Another issue was Galilean relativity, that says that when moving at a constant rate you can use no physical law to determine anything but relative motion. Like when flying in a plane, you cannot tell that you are moving, everything works the same, you can juggle on the plane as well as you can on the ground. When you look out the window and see the ground moving underneath you, however you cannot tell that you are moving you can only say that you and the ground have relative motion, either the plane is moving or the ground is, you cannot tell for sure. If light has this definite speed then you could determine that you were moving by shining a light. If you are moving at 99% the speed of light, you cannot tell, but if you shine a light in the direction of your motion it will travel from your flashlight at 1% the speed of light, so you could tell that you are moving at 99% the speed of light. And thats when physicists asked 99% the speed of light relative to what?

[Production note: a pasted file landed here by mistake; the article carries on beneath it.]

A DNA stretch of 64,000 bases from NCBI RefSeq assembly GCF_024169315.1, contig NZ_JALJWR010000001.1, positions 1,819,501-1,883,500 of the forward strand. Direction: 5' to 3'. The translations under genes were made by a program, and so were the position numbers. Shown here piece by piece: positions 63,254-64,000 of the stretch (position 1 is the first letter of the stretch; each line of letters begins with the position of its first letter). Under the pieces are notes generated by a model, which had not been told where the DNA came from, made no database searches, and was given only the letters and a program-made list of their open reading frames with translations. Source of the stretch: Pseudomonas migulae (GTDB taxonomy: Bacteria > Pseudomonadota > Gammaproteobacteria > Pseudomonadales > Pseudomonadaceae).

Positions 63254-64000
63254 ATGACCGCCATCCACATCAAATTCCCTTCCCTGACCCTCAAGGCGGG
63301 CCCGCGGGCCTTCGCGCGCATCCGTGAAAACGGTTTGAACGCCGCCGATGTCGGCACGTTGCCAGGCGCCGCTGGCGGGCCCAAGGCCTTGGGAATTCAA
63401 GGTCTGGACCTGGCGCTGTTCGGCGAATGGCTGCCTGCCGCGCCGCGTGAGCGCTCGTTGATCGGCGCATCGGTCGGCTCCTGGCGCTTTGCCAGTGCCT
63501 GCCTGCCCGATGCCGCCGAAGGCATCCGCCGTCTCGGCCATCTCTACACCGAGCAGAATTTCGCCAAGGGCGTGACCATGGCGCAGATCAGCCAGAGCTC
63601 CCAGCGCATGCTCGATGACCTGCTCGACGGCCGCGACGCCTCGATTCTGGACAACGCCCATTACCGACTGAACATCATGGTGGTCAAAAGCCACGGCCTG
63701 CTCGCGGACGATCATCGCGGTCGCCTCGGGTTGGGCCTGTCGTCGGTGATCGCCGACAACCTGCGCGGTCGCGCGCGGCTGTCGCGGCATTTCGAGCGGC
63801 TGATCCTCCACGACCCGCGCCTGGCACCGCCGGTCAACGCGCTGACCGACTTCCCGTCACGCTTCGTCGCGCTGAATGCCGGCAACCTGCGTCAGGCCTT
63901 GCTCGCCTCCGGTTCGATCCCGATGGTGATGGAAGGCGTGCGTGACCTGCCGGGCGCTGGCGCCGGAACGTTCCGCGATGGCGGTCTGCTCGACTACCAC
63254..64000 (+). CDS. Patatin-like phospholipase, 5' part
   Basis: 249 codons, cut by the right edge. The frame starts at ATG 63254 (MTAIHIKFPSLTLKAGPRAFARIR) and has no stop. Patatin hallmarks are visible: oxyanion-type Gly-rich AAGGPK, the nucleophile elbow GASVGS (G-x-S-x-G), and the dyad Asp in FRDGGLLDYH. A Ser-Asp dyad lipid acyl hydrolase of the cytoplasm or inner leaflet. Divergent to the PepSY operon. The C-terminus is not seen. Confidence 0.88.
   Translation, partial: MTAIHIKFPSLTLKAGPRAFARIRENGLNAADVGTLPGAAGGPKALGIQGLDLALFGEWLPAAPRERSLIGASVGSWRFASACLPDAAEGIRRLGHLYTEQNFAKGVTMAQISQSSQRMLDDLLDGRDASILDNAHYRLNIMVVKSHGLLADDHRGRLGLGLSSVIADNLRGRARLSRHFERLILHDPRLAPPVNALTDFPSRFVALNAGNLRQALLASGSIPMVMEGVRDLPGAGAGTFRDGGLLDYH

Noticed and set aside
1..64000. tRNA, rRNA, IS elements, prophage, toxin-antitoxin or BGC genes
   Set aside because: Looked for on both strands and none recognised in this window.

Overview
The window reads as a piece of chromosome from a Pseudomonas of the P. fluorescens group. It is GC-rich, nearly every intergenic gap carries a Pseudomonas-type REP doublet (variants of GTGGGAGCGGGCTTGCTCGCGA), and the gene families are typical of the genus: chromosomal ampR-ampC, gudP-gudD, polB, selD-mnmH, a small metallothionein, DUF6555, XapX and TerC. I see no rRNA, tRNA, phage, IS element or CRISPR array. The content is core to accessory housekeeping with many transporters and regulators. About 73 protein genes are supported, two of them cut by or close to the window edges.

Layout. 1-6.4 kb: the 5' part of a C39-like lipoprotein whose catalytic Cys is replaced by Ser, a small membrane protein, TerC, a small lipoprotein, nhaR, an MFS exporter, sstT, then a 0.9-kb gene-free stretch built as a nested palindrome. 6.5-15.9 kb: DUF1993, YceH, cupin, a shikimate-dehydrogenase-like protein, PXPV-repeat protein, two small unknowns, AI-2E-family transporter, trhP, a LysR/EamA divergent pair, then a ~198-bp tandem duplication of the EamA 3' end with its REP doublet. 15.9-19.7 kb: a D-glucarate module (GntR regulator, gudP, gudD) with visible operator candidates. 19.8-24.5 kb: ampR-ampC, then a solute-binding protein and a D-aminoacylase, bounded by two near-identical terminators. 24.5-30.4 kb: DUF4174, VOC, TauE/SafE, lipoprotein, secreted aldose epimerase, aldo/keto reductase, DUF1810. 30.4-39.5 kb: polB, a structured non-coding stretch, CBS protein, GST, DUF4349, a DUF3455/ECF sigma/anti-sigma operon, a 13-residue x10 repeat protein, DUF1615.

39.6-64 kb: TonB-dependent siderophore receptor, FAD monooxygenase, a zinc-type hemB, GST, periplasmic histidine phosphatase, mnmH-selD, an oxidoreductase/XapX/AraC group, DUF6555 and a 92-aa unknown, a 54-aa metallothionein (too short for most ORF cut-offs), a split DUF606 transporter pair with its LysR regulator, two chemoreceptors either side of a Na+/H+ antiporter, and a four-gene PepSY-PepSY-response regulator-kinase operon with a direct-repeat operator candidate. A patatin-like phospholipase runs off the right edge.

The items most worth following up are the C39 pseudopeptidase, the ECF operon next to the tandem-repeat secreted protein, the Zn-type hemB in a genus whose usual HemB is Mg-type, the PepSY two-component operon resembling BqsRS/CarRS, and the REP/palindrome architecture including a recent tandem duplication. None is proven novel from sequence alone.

So physicists came up with the ether, a medium on which light travels, like sound travels on air. The speed predicted by Maxwell's equations was the speed at which light propagated relative to the ether. Now the ether was a pretty wierd concept. You couldn't measure it. It is everywhere, including any vacuum of course since light travels through empty space. We can suck just about everything from a container on Earth but somehow the ether stayed there because we can still shine a light through the evacuated glass. The ether was also thought of to be at rest relative to the sun.

    So if Earth is moving through the ether, than light should appear to be slower in the direction of Earth's motion through the ether and faster in the opposite direction. By measuring the amount of speed change you could determine Earth's speed as it moved through the ether.